Randy, yes checking the ET<>BT fixed that issue, thank you! So I just did a roast that is a little better but still not great. I am finding that my beans are unevenly roasted and lack the flavor they had prior to me using the P computer in my roaster. My DT is higher on this road. Charged at 355F, did 100% heat 10% fan until about FC at 347 and 8:04 into the roast. I was trying to get to SC fairly quickly as I saw the roast dragging out a bit, so I played with the heat and fan a bit. One thing I did notice is that Artisan dropped the heat without me telling it to, I at times was fighting with the software. Is it possible I have it following an alarm file or something? Where do I check that. I still don't love the roast I did, although it's an improvement. Im not yet there. Any tricks to getting a more even roast?
Charbucks attached the following image:
Randy G
You "development time" (from the beginning of 1st to the drop is too long. Scott Rao recommends that it be 20-25%. I just did a roast which was 23% and has been excellent for espresso. 2? minutes for first is a lot longer than I experience.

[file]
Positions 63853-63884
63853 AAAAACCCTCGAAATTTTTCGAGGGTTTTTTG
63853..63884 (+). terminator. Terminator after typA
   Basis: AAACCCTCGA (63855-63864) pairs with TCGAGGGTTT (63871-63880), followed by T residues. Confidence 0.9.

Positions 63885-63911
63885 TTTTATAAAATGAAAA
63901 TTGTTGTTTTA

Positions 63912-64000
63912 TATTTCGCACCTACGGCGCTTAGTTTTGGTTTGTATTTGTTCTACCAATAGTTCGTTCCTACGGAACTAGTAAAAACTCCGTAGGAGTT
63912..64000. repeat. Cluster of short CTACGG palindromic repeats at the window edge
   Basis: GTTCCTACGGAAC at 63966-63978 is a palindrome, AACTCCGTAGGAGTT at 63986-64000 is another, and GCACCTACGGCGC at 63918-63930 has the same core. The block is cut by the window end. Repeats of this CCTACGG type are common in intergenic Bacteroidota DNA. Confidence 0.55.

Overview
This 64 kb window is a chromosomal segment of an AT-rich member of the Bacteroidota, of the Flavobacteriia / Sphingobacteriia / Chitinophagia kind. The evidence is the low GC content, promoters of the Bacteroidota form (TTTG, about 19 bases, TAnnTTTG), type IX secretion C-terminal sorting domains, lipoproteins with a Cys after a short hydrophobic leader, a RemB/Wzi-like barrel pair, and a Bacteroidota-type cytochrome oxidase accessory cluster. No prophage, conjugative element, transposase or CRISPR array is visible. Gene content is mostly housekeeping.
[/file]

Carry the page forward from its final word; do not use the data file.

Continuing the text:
Are you using the alarm file I posted. I am by no means a roasting expert, but that set of alarms, while not the end-all-of-all, but it should work as a very good start.

Life's too short to drink bad coffee.
I realized I blew through it and went long. Any advice on what I can do to shorten that? Should I continue at 100% power through 1c to shorten that time? or lessen the fan? I don't think I went past 50% fan during the roast.

Any idea why the beans are roasting so unevenly since I upgraded the unit?
Sorry to be such a noob but this used to be much easier before I had so much info!
Randy G
1 ) Please download this, unpack it, and use the alarm file.
It also contains the roast file that you can use as a template/background for your roast. I do not start the logging until I am just about to charge the roaster. The alarm file included controls the heat and the fan. It will also auto-eject, but you can get into the file once loaded into Artisan and change that, as well as the start temperature. I charge at about 350 or so. You keep asking about the fan speed and the heat setting and ALL THAT I AM DOING WITH THAT AT THE CURRENT TIME IS RIGHT IN THE ALARM FILE!!!

2) I can think of three factors that can cause an uneven roast in this situation:
a - trying to roast too much coffee at once
b - the coffee itself.
c - some odd set of controls that is allowing the drier beans to roast differently form some that have more moisture.